05 March 2018
The number of men dying from prostate cancer has overtaken female deaths from breast cancer for the first time in the UK, new government figures have revealed.
The latest figures, taken from 2015 show there were 11,819 deaths from prostate cancer compared with 11,442 from breast cancer.
Mr Simon Wilkinson, a Consultant Urologist at Spire Portsmouth Hospital would encourage men over 45 years old to visit their GP for an examination that could save their life.
He explained: "The most common test usually involves a digital rectal examination. This allows the doctor to feel the prostate through the wall of the back passage. It is a common practice for the doctor, usually takes less than a minute and is relatively painless".
The causes of prostate cancer, which is responsible for more than 10,000 UK deaths each year, are largely unknown but what is certain is that chances of developing it increase in men over 50 years of age. Although it is more common in men of African-Caribbean or African descent it is actually less common in men of Asian descent.
Men whose father or brother has been affected by prostate cancer are also at higher risk of being affected themselves.
Mr Wilkinson said: "A blood test known as prostate specific antigen (PSA) can be the first step in helping to diagnose prostate problems, including prostate cancer".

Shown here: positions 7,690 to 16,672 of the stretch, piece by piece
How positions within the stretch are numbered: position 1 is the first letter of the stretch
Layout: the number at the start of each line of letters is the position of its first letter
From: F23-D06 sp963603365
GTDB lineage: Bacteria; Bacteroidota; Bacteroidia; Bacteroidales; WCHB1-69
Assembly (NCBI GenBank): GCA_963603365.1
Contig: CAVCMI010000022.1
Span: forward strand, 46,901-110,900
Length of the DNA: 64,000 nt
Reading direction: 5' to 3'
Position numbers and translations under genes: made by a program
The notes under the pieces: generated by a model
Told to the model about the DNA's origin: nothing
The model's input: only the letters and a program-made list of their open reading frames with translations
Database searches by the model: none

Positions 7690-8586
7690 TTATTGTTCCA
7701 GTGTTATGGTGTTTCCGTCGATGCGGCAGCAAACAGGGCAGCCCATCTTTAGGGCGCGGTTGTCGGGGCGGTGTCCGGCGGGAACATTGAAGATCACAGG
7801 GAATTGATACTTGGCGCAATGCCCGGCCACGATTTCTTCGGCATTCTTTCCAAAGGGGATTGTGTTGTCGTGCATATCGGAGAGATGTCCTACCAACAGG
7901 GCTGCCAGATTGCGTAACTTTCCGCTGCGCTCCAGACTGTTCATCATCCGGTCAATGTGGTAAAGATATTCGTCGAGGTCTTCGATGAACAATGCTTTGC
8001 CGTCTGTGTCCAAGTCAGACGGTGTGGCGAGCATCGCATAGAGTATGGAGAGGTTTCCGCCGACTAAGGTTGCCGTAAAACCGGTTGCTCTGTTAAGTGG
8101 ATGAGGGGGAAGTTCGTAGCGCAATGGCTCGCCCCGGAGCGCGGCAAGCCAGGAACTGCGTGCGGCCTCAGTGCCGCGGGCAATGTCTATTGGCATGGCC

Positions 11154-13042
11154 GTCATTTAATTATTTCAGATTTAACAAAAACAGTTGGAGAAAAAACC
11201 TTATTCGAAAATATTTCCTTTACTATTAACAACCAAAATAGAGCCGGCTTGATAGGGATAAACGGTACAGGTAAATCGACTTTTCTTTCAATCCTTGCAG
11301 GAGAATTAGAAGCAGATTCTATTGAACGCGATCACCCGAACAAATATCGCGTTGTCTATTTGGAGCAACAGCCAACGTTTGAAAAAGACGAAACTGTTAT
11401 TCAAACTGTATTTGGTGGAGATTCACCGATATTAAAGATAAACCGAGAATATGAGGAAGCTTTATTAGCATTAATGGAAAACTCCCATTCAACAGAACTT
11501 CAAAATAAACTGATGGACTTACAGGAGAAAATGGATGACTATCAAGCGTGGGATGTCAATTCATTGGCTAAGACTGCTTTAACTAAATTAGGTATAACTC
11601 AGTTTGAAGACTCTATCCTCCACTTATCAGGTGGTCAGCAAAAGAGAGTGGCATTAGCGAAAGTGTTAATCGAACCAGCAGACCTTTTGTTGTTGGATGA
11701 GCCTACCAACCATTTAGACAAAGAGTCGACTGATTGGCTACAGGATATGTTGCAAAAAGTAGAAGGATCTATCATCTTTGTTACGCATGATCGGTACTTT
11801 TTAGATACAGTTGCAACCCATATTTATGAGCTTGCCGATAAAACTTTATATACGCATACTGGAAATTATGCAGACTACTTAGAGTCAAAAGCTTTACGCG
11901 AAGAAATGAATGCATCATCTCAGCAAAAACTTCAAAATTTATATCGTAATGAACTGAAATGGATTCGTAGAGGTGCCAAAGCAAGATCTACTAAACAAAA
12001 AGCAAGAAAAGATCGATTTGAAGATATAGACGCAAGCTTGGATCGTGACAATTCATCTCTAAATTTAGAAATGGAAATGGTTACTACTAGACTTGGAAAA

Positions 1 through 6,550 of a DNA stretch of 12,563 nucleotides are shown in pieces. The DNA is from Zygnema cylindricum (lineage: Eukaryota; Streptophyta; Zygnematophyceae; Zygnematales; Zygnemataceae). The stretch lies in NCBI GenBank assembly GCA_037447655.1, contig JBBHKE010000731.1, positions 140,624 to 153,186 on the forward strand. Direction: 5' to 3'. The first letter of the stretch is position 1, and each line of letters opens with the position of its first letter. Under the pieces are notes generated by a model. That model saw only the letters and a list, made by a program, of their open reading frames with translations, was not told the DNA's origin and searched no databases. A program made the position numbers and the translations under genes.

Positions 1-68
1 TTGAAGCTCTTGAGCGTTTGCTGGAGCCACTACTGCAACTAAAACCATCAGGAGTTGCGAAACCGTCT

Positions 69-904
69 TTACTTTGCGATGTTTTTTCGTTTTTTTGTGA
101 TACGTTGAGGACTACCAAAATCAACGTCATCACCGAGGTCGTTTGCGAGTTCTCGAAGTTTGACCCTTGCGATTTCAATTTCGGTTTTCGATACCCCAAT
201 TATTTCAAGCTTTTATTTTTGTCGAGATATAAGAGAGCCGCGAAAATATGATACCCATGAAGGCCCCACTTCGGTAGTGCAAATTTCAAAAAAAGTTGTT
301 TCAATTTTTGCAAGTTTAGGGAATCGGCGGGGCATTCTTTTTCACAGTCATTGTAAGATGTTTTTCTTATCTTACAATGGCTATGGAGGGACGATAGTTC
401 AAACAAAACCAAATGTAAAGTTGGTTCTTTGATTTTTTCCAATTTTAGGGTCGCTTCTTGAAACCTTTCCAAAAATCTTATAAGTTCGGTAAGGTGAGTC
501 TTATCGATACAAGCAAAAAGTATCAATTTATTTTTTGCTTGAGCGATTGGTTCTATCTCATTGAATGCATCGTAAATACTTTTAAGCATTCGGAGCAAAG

"A raised PSA may suggest a problem with the prostate, but not necessarily cancer. Other things can cause PSA levels to rise including urinary infections and benign prostate enlargement. But it is better to be safe than sorry and, if necessary, further investigations will allow doctors to provide a more accurate diagnosis".
"It is important to use the Awareness Month to encourage men to be tested but the message needs to continue throughout the year as early detection can save lives."
"The good news is that, if diagnosed early, prostate cancer is very treatable with latest figures showing that 84% of men are predicted to survive their disease for 10 years or more".
Prostate Cancer Facts
- Prostate cancer is the most common cancer in men.
- Over 46,000 men are diagnosed with prostate cancer every year – that's more than 120 men every day.
- Every hour one man dies from prostate cancer – that's more than 10,500 men every year.
- 1 in 8 men will get prostate cancer in their lifetime.
- Over 330,000 men are living with and after prostate cancer.
Find out more about Mr Simon Wilkinson, Consultant Urologist practising at Spire Portsmouth Hospital.
The content of this article is provided for general information only, and should not be treated as a substitute for the professional medical advice of your doctor or other health care professional.